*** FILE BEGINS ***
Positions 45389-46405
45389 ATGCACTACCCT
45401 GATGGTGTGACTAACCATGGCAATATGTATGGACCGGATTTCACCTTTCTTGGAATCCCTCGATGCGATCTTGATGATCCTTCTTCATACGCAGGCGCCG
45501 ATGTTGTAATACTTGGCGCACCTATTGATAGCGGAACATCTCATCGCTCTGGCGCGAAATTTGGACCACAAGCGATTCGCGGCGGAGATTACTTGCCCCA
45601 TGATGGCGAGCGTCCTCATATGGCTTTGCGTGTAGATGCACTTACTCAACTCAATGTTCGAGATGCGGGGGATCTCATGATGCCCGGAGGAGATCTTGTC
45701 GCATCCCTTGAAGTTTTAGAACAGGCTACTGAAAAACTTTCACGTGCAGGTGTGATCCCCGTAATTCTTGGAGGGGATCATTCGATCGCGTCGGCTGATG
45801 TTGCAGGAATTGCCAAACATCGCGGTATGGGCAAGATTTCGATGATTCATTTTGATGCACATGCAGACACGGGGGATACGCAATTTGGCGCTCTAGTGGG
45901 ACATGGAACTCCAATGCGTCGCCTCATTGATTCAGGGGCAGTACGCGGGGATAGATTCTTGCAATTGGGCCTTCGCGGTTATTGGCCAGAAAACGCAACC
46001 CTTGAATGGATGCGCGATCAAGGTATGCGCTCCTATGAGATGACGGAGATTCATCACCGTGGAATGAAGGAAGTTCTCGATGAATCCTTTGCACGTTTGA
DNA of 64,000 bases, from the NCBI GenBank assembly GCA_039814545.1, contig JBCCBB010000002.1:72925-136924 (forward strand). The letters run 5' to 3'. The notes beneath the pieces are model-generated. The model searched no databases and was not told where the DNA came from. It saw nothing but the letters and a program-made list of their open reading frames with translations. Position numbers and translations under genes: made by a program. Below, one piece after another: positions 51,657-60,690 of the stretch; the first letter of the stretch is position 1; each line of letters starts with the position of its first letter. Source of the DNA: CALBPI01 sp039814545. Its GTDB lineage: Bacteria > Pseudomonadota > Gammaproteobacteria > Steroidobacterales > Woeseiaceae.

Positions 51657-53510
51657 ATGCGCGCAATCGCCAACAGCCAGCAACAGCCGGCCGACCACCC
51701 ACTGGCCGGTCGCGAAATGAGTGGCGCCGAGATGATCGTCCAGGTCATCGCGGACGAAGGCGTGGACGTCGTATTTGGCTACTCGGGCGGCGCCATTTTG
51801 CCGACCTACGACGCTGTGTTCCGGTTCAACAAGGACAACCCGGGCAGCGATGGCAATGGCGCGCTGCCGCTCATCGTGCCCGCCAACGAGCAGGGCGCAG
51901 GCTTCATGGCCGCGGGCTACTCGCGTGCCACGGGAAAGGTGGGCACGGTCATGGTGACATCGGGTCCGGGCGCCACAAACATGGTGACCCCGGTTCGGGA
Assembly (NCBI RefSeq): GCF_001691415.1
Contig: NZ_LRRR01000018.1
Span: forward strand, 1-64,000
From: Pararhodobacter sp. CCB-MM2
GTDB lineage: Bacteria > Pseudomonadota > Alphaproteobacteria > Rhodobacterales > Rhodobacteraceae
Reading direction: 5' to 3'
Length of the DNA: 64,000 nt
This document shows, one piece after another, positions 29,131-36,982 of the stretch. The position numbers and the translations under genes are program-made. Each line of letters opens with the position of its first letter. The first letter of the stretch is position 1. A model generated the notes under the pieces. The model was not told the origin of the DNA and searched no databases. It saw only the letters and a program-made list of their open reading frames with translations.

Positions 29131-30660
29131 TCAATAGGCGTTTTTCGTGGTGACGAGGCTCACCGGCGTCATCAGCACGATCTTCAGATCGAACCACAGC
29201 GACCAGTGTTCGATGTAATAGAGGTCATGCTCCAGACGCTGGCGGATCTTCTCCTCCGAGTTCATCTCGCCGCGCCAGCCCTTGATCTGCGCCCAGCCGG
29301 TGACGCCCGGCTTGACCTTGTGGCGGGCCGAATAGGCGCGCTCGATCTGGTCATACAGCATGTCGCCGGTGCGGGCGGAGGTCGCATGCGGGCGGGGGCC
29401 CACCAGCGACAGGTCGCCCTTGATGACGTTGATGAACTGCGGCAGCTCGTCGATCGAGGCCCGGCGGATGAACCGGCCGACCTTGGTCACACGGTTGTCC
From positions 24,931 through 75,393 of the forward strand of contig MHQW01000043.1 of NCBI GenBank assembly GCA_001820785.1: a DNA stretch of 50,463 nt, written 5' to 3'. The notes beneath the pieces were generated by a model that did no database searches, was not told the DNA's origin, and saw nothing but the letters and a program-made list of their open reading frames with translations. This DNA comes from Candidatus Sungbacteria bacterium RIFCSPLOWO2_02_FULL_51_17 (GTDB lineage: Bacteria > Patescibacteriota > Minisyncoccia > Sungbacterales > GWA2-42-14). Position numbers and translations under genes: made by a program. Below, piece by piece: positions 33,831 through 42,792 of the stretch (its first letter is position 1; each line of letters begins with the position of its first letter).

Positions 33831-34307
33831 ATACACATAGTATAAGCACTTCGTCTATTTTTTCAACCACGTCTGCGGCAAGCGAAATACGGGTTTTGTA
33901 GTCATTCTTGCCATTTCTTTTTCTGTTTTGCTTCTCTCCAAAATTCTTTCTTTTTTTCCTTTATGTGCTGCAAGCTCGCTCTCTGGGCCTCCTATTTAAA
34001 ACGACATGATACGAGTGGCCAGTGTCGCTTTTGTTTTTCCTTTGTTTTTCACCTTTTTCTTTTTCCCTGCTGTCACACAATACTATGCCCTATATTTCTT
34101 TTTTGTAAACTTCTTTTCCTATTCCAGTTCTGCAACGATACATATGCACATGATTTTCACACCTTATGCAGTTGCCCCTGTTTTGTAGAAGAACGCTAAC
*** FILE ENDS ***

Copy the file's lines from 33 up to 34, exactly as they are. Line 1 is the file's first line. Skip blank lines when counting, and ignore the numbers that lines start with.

34001 ACGACATGATACGAGTGGCCAGTGTCGCTTTTGTTTTTCCTTTGTTTTTCACCTTTTTCTTTTTCCCTGCTGTCACACAATACTATGCCCTATATTTCTT
34101 TTTTGTAAACTTCTTTTCCTATTCCAGTTCTGCAACGATACATATGCACATGATTTTCACACCTTATGCAGTTGCCCCTGTTTTGTAGAAGAACGCTAAC